Immunology is the study of host resistance to infection. Without an immune system, humans and animals would be susceptible to overwhelming infection with bacteria, viruses, fungi or parasites.
Why study with us?
It brings me pleasure to work in a research environment driven by openness, diversity in gender and race, mutual respect and dignity and which definitely provides a fertile ground for international students like me to evolve into independent researchers.Hari Krishna Bollampalli, PhD student of NIMHAMS - UoL Dual PhD programme.
years of leading international reputation.
annual research income.
The University of Liverpool’s Institute of Infection and Global Health was established to bring together leading medical, veterinary and basic science researchers from across the Faculty of Health and Life Sciences.
Research in Immunology is based in new laboratories at three sites, the Ronald Ross Building, IC2 and Leahurst. It encompasses studies of the immune responses to and vaccination against a range of bacterial, viral and parasitic pathogens including: Streptococcus pneumoniae, Mycobacterium tuberculosis, Japanese encephalitis virus, Zika virus, influenza virus, HIV, cytomegalovirus and other herpesviruses, chicken metapneumovirus, Salmonella, Treponema, Onchocerca, Fasciola, cyathostomins, Cryptosporidium, Giardia, Toxoplasma and Neospora caninum.
The aims of the research are to investigate the nature of the cellular and humoral immune responses to pathogens of human or veterinary importance and how this knowledge may be used to design vaccines or other immunotherapeutic strategies to benefit clinical and veterinary medicine.
We particularly welcome research proposals that match those of our researchers, including:
- Regulation of immune cell function in infection, including manipulation of immune cell migration by Toxoplasma gondii.
- Development of 3D tissue culture models to study host-pathogen interactions at the intestinal epithelium.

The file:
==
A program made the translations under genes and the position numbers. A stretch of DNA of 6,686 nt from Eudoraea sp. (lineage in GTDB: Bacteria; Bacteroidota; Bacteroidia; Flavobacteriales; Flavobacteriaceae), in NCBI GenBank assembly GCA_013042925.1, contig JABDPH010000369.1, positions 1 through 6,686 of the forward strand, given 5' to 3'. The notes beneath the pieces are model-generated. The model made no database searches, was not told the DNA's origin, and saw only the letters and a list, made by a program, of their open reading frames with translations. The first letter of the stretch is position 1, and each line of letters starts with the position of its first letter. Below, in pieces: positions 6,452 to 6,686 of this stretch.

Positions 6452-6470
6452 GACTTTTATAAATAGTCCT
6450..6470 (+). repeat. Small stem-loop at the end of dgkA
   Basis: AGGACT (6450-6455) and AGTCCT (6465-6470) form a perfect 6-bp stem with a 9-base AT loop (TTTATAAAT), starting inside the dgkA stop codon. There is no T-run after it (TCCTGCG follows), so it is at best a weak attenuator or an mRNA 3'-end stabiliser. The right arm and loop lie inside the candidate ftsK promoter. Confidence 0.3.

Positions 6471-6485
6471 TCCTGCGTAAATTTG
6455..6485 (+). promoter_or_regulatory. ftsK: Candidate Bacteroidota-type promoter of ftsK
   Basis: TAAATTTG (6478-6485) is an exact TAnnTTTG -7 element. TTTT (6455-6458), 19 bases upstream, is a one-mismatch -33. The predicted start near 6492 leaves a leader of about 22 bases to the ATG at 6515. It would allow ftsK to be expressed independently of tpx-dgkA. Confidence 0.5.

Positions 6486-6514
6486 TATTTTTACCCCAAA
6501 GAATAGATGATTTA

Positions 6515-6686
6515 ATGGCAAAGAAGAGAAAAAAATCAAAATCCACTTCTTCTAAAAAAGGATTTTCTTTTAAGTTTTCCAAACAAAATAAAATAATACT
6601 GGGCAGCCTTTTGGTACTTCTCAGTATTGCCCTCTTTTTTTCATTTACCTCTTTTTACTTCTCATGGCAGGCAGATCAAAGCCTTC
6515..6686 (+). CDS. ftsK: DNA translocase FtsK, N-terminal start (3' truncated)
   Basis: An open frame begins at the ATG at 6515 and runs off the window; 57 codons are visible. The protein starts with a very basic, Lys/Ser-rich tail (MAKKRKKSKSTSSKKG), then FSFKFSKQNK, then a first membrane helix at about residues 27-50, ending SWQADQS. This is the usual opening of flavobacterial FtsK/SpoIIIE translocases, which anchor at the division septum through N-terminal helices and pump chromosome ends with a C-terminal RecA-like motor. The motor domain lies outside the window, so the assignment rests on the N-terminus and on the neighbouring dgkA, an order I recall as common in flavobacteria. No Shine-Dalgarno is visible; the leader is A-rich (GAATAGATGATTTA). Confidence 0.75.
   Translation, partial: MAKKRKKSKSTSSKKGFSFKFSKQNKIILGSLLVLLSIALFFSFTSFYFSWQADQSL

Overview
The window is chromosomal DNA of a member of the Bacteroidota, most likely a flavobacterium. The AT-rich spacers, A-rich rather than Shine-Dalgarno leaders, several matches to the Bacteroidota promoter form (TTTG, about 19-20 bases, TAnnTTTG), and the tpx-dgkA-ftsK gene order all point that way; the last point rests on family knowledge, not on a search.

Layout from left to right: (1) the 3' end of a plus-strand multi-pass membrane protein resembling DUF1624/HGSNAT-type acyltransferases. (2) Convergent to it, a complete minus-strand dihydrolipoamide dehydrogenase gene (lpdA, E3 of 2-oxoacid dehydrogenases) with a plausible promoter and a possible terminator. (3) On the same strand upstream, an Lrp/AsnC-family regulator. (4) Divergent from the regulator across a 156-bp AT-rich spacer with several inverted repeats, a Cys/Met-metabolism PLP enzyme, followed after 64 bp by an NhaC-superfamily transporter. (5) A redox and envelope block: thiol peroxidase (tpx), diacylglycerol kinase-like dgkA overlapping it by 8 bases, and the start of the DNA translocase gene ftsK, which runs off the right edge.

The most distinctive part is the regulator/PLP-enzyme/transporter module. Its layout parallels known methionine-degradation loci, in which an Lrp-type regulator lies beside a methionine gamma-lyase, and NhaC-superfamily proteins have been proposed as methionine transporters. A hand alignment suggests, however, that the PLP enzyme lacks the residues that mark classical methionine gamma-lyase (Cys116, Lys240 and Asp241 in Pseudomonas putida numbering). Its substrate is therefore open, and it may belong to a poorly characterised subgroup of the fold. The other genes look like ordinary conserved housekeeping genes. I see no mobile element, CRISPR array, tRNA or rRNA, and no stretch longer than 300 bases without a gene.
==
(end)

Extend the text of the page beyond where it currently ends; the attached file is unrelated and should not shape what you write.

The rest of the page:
- Immunological basis of vaccine-induced protective immunity against bacterial and viral pathogens in humans, including influenza virus, rotavirus, RSV, S. pneumoniae and S. aureus.
Techniques used include: tissue and pathogen culture, cell separation, flow cytometry, proliferation assays, ELISA, antibody production, Western blotting, proteomics, PCR and transcriptomic and genomic technologies, including metagenomics, resequencing and genotyping.
- Development of 3D tissue culture models to study host-pathogen interactions at the intestinal epithelium. Regulation of immune cell function in infection, including manipulation of immune cell migration by Toxoplasma gondii.
- Immune dynamics group
Study options and fees
|MPhil / PhD / MD||Duration||Home/EU Students||International Students|
|Full time||2-4 years||£4,407* (2020)||£23,650* ^ (lab based programmes)
£18,000* (non Lab based programmes) (2020).
|Part time||4-6 years||£2,204* (2020)||£11,825* (lab based programmes) £9,000* (non Lab based programmes) (2020)|
*This fees excludes potential research support fees also known as ‘bench fees. You will be notified of any fee which may apply in your offer letter.
^Self funded full time international students studying a lab based programme will receive a £2,000 reduction in their fees for the first year only.
Applications are welcomed from well qualified graduates who would typically hold a UK first degree or equivalent in the first or 2:1 class, or a 2:2 class degree plus a Masters degree, in a relevant subject.
We welcome applications from within the EU and around the world. You should ensure that your qualifications are equivalent to those required to study for this research degree. See our guidance on international qualifications.
You must also have reached a minimum standard of English and be able to provide evidence of this. See our English language requirements for international students.
How to apply
Research degree applications can be made online. Before you apply, we recommend that you identify a supervisor and develop a research proposal. You'll also need to ensure that you have funding to cover all fees.
Applications are open all year round.
Find a supervisor
Your supervisor is your main source of academic support and mentoring. You'll need to find a supervisor before you start your research degree. It's helpful to identify a supervisor and discuss your research proposal before you apply.
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